Accuracy and Precision of Buccal Pulse Oximetry


Name: Marla DeJong

Rank: Lt Col

Organization: Geneva

Performance Site: Wilford Hall Medical Center, Lackland AFB TX

Year Published: 2006

Abstract Status: Final


Hypoxemia is a life-threatening complication for combat casualties. Due to the nature of their injuries and the stressors of flight, casualties are at high risk for hypoxemia. Continuous pulse oximetry monitoring is the standard of care for monitoring critically injured casualties because it is more accurate and reliable than a visual assessment in detecting hypoxemia. Based on reports from deployed military Critical Care Air Transport Team (CCATT) clinicians, traditional oximetry monitoring using finger or ear lobe sites is not possible for combat casualties with severe burns, unilateral or bilateral amputations, profound vasoconstriction, hypothermia, or massive edema. Although buccal oximetry has been used in clinical practice, it is not known whether it is accurate and precise. Accordingly, the specific aims of the proposed study are to 1) describe the accuracy and precision of buccal pulse oximetry compared to arterial oxygen saturation (SaO2) at normoxemia (SpO2 > 95%) and under three hypoxemic (SpO2 = 90%, 80%, and 70%) conditions and 2) describe the bias and precision of oximetry measurements obtained from the buccal mucosa and finger of healthy participants during normoxemia (SpO2 > 95%) and under three hypoxemic (SpO2 = 90%, 80%, and 70%) conditions. Fifty adult healthy participants who are assigned to Wilford Hall Medical Center will be enrolled into this prospective study. Arterial oxygen saturation (co-oximetry), and buccal (SbpO2) and finger (SpO2) oximetry values will be recorded at normoxemia and at the three levels of hypoxemia. Hypoxemia will be induced using the Reduced Oxygen Breathing Device 2. The Bland-Altman approach will be used to assess agreement and the precision of measurements between the SbpO2 and SaO2 measures and between the SbpO2 and SpO2 measures. To assess the proportion of variance accounted for by persons and saturations levels, a G study will be conducted in which there variance components are estimated. A ┬▒ 4% variability will be the standard by which precision of the buccal measure will be judged for clinical acceptability or interchangeability. The proposed study will provide investigators and clinicians with valuable information regarding whether buccal oximetry monitoring is as feasible, accurate, and precise as oximetry data obtained from traditional pulse oximetry monitoring sites. The study results may yield vital information and propel future buccal oximetry research with acutely and critically ill patients. Ultimately, CCATT, critical care, and acute care clinicians may routinely use buccal oximetry monitoring in their practice and thus avoid gaps in monitoring that place casualties at greater risk for complications of undetected hypoxemia.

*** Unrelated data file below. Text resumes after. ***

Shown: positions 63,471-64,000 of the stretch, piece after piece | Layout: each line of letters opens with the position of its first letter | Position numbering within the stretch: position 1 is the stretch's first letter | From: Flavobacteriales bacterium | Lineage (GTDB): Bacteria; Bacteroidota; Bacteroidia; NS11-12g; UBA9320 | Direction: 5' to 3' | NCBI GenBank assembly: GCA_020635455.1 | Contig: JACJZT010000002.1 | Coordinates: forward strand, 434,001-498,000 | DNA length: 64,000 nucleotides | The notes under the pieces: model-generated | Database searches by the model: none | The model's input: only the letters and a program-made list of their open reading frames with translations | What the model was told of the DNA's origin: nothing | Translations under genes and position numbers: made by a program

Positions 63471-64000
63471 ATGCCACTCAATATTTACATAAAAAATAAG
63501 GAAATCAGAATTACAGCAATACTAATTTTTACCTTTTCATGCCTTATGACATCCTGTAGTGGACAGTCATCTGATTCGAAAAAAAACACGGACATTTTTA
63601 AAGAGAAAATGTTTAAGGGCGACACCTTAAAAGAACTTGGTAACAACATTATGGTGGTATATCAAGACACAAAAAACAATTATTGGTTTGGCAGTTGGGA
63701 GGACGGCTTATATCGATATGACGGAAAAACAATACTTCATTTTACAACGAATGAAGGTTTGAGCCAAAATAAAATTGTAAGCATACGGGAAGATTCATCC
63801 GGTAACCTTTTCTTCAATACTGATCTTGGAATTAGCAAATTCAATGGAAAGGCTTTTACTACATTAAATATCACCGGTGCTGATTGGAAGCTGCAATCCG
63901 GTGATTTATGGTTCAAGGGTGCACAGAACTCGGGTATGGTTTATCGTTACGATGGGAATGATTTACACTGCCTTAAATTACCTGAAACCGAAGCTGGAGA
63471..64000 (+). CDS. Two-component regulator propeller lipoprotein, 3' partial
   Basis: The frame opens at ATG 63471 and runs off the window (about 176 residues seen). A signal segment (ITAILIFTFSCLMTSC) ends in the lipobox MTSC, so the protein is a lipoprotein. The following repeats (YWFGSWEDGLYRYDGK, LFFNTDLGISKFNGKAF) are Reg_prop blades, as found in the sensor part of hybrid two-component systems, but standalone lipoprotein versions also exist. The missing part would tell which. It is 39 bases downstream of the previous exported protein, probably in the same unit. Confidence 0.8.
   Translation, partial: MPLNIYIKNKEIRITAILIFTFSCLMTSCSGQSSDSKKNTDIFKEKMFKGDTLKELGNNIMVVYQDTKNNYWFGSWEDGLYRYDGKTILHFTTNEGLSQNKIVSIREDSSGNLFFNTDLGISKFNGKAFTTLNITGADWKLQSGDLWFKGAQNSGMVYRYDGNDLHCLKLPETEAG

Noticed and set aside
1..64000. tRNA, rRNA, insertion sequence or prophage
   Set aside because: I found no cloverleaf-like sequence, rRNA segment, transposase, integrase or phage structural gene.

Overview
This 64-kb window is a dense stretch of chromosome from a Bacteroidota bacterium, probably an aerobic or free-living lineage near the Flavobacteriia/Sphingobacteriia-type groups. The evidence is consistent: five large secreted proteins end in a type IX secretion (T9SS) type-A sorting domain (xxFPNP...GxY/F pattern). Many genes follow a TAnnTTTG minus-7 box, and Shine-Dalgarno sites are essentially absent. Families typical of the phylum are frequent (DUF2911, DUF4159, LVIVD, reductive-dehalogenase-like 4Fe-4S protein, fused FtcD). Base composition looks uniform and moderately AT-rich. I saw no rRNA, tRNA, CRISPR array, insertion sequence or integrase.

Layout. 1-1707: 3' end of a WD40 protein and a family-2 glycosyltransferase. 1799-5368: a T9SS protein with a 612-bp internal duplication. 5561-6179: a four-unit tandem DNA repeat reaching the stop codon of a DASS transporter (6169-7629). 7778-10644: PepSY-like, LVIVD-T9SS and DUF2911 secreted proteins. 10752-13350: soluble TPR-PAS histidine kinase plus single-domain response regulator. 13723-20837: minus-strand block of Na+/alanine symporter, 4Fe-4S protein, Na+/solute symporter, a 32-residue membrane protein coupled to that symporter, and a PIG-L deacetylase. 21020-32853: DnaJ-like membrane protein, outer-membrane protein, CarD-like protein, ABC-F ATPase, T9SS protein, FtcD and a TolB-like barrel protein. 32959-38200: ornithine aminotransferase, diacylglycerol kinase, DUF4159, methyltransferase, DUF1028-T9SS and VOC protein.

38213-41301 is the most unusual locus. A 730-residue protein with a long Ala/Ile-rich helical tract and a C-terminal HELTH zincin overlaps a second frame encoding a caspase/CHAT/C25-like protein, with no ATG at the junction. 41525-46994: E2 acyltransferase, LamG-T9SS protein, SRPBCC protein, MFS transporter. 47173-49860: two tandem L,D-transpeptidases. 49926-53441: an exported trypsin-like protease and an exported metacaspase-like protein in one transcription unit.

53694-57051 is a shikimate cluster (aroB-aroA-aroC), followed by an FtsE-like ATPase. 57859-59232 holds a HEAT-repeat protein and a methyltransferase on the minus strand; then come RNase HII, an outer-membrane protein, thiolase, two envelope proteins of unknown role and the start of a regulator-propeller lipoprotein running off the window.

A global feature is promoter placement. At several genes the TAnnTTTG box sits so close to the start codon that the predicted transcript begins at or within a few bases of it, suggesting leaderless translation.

Final report is available on NTRL: